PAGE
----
9 Reasons Why I Hate School Mornings
Mother-of-three Emily Hourican is feeling the early morning strain from having run the breakfast gauntlet one too many times.
Moms of school-going kids, or moms struggling to leave the house on time for work, will all understand the frustrations and general 'panic station' mentality these rushed mornings can deliver.
Why I hate school mornings
Okay, not all school mornings, but many, many of them. Here’s why: 1. Because we always seem to need an extra 10 minutes, no matter what time I get up. I could makeover my morning routine and rise at 3am ready to start the day, and I would still find myself running 10 minutes late by the time we need to leave for school.
2. The way every morning begins with 15 minutes of gentle coaxing, followed by threats (‘bed half an hour early tonight!’) and finally dragging the six-year-old out of bed. He sleeps like a teenager – deep, sodden, self-righteous.
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3. The ‘what’s for breakfast?’ conversation. For some reason, my children have come to believe that they live in a high-class hotel, and that every morning should begin with a lavish buffet, including various types of hot, cold and continental breakfast options. God forbid I try and give them porridge more than once a week. ‘We had that yesterday!’ They say in outrage. ‘Why can’t we have scrambled eggs? Or pancakes?’ Indeed, why not caviar on miniature blinis?
4. The astroturf-runners versus school-shoes debate with my eldest son. Every single morning. ‘Can I wear my astros?’ ‘No, you’ll ruin your feet. Wear your school shoes.’ ‘But we’ll be playing football after school! Why can’t I wear the astros?’ ‘Because they’ll ruin your feet…’ and so on. Ad nauseum, infinitum and all those other ads.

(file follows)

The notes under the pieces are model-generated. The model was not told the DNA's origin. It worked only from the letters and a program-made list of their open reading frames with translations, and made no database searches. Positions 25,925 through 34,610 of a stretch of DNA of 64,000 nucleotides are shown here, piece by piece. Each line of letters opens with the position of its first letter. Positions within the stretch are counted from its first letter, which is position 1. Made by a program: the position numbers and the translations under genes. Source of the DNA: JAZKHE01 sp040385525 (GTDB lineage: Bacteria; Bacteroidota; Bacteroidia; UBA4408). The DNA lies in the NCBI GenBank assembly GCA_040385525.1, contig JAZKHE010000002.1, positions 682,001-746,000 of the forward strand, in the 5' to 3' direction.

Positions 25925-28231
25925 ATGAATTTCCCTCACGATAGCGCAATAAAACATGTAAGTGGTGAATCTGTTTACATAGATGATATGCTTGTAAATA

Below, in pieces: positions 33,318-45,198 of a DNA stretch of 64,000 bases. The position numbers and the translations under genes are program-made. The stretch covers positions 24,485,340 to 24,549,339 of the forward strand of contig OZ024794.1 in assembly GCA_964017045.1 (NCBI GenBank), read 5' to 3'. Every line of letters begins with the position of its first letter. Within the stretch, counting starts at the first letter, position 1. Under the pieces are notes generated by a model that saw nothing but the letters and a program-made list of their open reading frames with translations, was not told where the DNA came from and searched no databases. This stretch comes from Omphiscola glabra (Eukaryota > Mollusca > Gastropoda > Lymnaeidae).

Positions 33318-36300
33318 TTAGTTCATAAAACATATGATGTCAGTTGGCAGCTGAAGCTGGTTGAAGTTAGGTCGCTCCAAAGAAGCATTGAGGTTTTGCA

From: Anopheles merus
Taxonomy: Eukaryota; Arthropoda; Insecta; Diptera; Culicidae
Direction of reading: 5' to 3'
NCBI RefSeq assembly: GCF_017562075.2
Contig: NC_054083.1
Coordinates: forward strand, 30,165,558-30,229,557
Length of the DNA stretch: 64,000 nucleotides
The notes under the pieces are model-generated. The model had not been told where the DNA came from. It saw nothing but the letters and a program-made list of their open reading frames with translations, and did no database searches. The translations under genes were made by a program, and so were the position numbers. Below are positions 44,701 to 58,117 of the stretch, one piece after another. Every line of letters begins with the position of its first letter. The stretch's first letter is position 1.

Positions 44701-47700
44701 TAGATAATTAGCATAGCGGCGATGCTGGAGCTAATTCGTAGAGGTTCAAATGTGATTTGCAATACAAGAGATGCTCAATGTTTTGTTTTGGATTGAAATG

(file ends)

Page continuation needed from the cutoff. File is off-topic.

5. The ‘Get dressed’ series of exchanges with my middle son. Basically this consists of ‘get dressed, you’re going to be late,’ said at five-minute intervals for about 25 minutes, until I give in and physically remove his pyjamas and dress him. He’s six. We all know that I should not still be dressing him, but he couldn’t give a hoot. Sometimes the three-year-old helps me. She’s far better at it than he is.
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6. The ‘Help, where’s my…’ sports gear/project book/homework journal/library books conversation. Sometimes alternated with ‘oh by the way, I need…’ an empty egg box/a painting smock/money for the class trip/a permission slip/some obscure item I can't immediately deliver. This is usually uttered two-and-a-half minutes before we need to leave the house. Most recently, the ‘I need’ request was for two two-euro coins, two one-euro coins, five 50-cent coins, five 20-cent coins, 10 two-cent coins and 10 one-cent coins. At 8.45 in the morning, with a three-second completion-time window.
7. Realising that, although someone’s uniform is technically clean, it smells of last night’s dinner, and there aren’t any alternatives because every other uniform is even dirtier. This is when I resort to a guilty squirt of Febreze, and send whichever child it is off smelling like a carpet.
8. The way I always meet the same two moms who live locally – on their way home, having dropped their entirely-present-and-correct children already, as we are still struggling up the road with me shouting ‘come on, we’re going to be late' at full volume, while the three-year-old disappears into other people’s gardens because she’s seen a gnome or a rusty old bike. It’s probably entirely my imagination that these moms look smug, but it doesn’t help the day.
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9. By the time I get home, at about 9.10am, ready to start my own working day, I feel I have chaired a G8 Summit meeting, and dealt with all the furious protestors. And I'm already dreading doing it all over again tomorrow...
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